Goodbye Cruel World: Little Johnny's Diary PT. 1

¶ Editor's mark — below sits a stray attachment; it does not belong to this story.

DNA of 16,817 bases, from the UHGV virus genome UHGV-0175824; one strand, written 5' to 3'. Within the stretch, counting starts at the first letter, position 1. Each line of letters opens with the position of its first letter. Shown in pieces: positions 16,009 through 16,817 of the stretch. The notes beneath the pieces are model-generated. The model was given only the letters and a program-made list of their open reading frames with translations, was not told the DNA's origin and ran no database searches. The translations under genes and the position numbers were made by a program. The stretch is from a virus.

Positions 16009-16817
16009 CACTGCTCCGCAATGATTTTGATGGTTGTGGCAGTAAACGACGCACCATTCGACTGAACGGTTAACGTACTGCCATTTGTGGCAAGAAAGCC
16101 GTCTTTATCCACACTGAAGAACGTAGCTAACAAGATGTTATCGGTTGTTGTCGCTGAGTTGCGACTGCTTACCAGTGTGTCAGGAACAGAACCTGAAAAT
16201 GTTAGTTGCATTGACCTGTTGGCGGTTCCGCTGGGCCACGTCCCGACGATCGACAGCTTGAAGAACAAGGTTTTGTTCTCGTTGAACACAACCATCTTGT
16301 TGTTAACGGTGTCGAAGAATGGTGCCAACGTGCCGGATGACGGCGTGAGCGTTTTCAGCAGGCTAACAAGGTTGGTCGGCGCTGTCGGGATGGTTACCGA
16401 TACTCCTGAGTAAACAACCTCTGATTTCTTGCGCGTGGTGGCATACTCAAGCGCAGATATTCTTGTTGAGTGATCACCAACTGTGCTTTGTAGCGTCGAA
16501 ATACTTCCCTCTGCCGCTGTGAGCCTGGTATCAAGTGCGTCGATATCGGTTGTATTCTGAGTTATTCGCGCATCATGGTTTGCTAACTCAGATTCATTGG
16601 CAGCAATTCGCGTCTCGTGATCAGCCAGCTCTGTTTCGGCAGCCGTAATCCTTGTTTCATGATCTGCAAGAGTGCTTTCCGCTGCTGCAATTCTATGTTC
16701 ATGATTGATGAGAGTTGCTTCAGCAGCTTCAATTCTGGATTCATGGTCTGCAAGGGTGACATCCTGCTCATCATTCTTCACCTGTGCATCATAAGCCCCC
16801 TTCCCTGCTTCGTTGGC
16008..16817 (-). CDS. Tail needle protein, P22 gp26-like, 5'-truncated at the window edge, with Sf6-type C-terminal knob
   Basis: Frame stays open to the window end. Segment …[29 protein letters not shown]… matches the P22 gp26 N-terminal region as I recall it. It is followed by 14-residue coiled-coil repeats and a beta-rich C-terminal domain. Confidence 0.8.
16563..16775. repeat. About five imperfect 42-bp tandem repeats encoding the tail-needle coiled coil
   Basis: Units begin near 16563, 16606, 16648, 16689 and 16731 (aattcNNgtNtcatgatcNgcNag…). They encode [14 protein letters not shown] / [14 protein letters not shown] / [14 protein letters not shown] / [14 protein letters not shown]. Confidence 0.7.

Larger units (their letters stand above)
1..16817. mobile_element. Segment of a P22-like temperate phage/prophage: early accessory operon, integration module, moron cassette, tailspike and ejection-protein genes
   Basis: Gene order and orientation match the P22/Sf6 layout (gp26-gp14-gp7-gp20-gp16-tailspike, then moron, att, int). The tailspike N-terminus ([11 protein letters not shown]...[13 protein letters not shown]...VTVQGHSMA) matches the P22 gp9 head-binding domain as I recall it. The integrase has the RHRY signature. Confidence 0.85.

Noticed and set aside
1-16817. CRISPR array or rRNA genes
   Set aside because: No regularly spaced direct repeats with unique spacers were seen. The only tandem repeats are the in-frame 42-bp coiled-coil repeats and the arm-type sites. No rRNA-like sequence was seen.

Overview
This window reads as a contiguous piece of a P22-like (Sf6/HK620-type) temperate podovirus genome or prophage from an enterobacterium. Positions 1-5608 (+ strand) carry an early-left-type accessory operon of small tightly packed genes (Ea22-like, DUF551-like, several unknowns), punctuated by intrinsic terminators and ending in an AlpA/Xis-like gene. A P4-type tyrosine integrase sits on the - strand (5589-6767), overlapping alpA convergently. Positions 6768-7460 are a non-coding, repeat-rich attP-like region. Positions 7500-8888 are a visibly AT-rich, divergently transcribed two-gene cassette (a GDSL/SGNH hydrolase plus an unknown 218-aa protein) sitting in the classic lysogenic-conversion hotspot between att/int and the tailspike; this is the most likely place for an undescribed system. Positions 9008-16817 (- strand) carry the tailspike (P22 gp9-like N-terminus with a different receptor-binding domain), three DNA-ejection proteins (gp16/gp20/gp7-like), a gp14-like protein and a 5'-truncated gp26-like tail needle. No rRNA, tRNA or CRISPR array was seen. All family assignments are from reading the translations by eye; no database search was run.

"If you can't fit in," Jon Henry says, "stand out." If the music industry were a high school, Jon Henry would be the strangely-dressed new kid who comes in halfway through the year. He's a fresh face and no one knows what to expect from him. He's a mystery, but the secret behind the buzz he's creating in Hollywood isn't. It's easy to picture the current music scene as sharply-segmented high school cliques in their cafeteria. Blinged-out rappers and party girl pop-singers are the rich kids and cheerleaders who sit at the lunch table where many kids would like a spot. Some very fashionable punk-rockers sit at a table they insist is not Emo, often nervous about the Urban demographic at the table in the corner. Many wonder where this new kid will land in the hierarchy of popularity. But Jon Henry sits alone with a confident smirk like the whole scene bores him; why? It's because he knows, as he raps on his darkly comical ode to the un-cool kids "Happy Loser", that "Cool is a job with pointless rules they're trying to follow hard." While the nervous middle classes of the music scene are desperately chasing co-signs from the cooler kids and trying to project a popular image, Jon Henry boldly speaks to kids at every lunch table about something deeper than who has the latest smartphone. He relates to their personal issues, like their efforts to fit in or find hope when in pain. This honesty helps him to define and build a unique pop audience that unites kids across lunch tables. Towards that goal, Jon Henry and collaborator The Prime Mover turn beautiful angst into a mainstream debut for all of Young America to enjoy. 'Goodbye Cruel World' is a 2-part concept album whose first installment became available the last quarter of 2008. It follows the story of a young American teen whose life spirals out of control. Prime Mover's music alternately sounds like infectious techno-rap from outer space, then dark and chaotic rock from some post-apocalyptic future. Kurt Cobain is as much their influence as 2pac, as well as electronic music like Crystal Method, Pink Floyd lyrics, Prince, and ideas like youthful rage, blind conformity, and Middle America. Jon sings and raps, blending his rap lyrical skill, rock content, and R&B melodies into something without boundaries. "I'm a human mash-up. I'm not a rapper. I'm a rock star who happens to rap. I'm like Eminem in skinny pants," he laughs. Where many rappers posture with confident, tough-guy imagery, he makes a statement out of vulnerability. His songs feel like some high school misfit's notebook come to life as an electronic musical. Jon Henry says that he is different not because it's an angle, but because he can't help but to be. It's this kind of outside-the-box approach that encouraged his journey from his Milwaukee, Wisconsin suburbia, where thousands of kids found his first two full-length releases, all the way to Hollywood, where usually-apprehensive rock venues are agreeing to give him a chance to win over new audiences. Confident performances combine with a do-it-yourself attitude that includes social networking sites and grassroots street team promotion. All this helps him sell well-crafted pop songs and build strong relationships. But his originality is what will ultimately have everyone voting Jon Henry most likely to succeed.